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Put Your Website to Work

Put Your Website to Work

As a business owner, you depend on your website to transition a customer from interest to action. No matter where a customer first encounters your brand – on social media, through advertising, or as the result of a search – when they want more information about you, they’ll visit your website. The experience they have will determine whether or not they decide to do business with you.

[Tweet “If a customer can quickly find products on your site and take action, you win.”]

No pressure, right?

The fact is that today’s customers are fairly demanding of websites. Millennial and Gen Z shoppers have the expectation that a website will anticipate and meet their needs, minimizing the amount of effort needed to find products or connect with customer service. Members of older generations aren’t necessarily less forgiving – in fact, MI9 Retail reports Baby Boomers tend to prefer a less-is-more, easy to understand design to website design.

To deliver what your customers are looking for, let’s take one of the most common scenarios: a customer discovers a product on social media. They do a voice search to discover where they can find this product near them. Your business shows up in the results, so they go to your website to find out more.

This is the make-or-break-it moment.

If the customer can quickly find the product, determine it’s what they were looking for, and take action, you win. Bear in mind that a significant percentage of customers will contact a store to make sure an item is in stock. That interaction, which can happen via phone call, text message, or email, can serve as the final touchpoint before a visit to your location.

From a website design perspective, this means ensuring your website is optimized for voice search, product pages are well-built and compelling, that multiple avenues to contact your business are easy to find and use, and that your team is prepared to connect with interested customers.

If you’re not sure that is currently the case, shop your website, or have a trusted friend do it for you. Pay attention to what the experience is like, bearing in mind you’re likely to be more patient and forgiving than the typical random customer.  Make note of what works for you and what doesn’t.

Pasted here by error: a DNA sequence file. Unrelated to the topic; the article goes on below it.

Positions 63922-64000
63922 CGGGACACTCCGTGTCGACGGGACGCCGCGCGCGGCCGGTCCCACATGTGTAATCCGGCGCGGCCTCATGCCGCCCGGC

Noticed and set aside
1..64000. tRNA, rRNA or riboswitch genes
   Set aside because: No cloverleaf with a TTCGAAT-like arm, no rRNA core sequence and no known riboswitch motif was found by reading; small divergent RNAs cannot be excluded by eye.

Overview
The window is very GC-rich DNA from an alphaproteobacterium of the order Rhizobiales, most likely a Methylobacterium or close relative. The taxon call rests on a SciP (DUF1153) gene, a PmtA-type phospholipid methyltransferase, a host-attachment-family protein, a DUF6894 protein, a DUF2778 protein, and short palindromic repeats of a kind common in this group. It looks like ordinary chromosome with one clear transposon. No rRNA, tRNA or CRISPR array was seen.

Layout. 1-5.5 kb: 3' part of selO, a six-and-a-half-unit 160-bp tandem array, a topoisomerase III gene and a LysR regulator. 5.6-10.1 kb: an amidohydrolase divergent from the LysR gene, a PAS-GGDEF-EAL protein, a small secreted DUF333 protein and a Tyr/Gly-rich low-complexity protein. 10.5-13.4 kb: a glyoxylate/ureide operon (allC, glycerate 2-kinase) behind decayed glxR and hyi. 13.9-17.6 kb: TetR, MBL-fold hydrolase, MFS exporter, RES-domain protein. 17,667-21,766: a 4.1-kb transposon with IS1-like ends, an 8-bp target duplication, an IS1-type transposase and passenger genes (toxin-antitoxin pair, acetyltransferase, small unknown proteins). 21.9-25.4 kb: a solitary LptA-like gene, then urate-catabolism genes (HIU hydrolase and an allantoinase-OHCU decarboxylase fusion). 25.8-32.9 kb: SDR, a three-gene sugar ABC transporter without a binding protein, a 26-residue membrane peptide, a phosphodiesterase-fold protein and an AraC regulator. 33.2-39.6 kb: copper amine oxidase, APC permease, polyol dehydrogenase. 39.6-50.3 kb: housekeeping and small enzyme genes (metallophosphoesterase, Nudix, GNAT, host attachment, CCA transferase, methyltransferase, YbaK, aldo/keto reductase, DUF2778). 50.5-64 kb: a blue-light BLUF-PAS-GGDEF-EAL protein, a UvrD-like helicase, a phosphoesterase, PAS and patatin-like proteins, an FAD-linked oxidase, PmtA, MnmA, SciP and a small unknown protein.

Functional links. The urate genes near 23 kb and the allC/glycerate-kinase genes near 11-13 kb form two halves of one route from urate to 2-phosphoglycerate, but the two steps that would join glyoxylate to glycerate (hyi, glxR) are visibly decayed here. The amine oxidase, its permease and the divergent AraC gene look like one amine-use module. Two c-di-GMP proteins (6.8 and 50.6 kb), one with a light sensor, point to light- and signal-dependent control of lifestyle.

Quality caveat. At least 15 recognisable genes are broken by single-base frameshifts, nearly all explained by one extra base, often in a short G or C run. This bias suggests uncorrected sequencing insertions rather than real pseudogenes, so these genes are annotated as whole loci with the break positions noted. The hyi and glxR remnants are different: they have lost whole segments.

The next step is to combine the observational data you’ve just gathered with what the objective data gathered by your website analytics tells you. Because website analytics record traffic sources as well as how long visitors spend on your website and what pages are of interest to them, you can get a fairly accurate picture of how people are finding and navigating your website. Pay attention to data that shows where a visitor leaves your website, and see if it correlates with what you see in your call-tracking and store traffic data: if it doesn’t, there’s opportunities for improvement that you can take advantage of to grow your business!

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Creative Director/Senior Designer

Tom DiGrazia

With over a decade and a half of professional design experience, Tom brings his knowledge of design principles and focus on user experience to every aspect of his contribution to TTG. Paying special attention to each client’s brand, personalized needs and individual interests, he strives to create compelling concepts utilizing intuitive and highly-refined design solutions. In addition to traditional and digital design work and oversight at TTG, Tom also boasts a wide portfolio of web development projects with the company, allowing him to stretch his CSS and HTML skills across multiple platforms and disciplines. He feels that being a designer in the digital landscape of websites, eCommerce solutions, email marketing platforms and social media, it is important to understand the code that goes into these areas as it assists his ability to tailor designs specifically targeted to achieve the best end result and further builds understanding and communication with backend development teams.

In his off hours, Tom is an avid pop culture enthusiast, staying up to date on the latest shows, films, comics and games. He can also typically be found taking part in a whole host of artistic activities that help him further stretch his creative legs. Regardless of the activity, Tom is always accompanied by his dog, Eli, and his cat, Tib.

Design, Photography, Illustration, Digital Imagery Manipulation, Wesbite Development

Photoshop, Illustrator, InDesign, Lightroom, HTML/CSS, Wordpress


Courtney Dumont

As Senior Marketing Strategist & Analyst at Technology Therapy Group, Courtney is energized by the ability to flex both her left and right brain daily. Courtney discovered her passion for Marketing at Bryant University, where she spearheaded research on students’ perceptions of Social Media Marketing for her Honors Capstone Project. After graduating Bryant in 2012, she joined the Technology Therapy team, where she’s honed her skills in social media, search and social advertising, email marketing, SEO, and more.

Since joining the team, Courtney has created digital marketing strategies and managed campaigns for clients across the country, ranging from plastic surgery centers, to jewelry stores, to construction companies. With a cohesive, cross-channel approach and a focus on data-driven decision making, she has increased their leads by up to 217%. But Courtney doesn’t leave her zeal for social media at the office; she also runs a local foodie Instagram account with her husband to document their meals across Rhode Island and beyond. Check them out: @hoppilyfed.

Marketing Strategy, Data Analysis, Google Ads, Facebook Ads, Social Media

Google Analytics, Google Ads, Facebook Ads, Facebook Creator Studio, Instagram, Klaviyo, Mailchimp, Emma Mail, Google Data Studio, WordPress, YouTube, LinkedIn, Facebook, Microsoft Office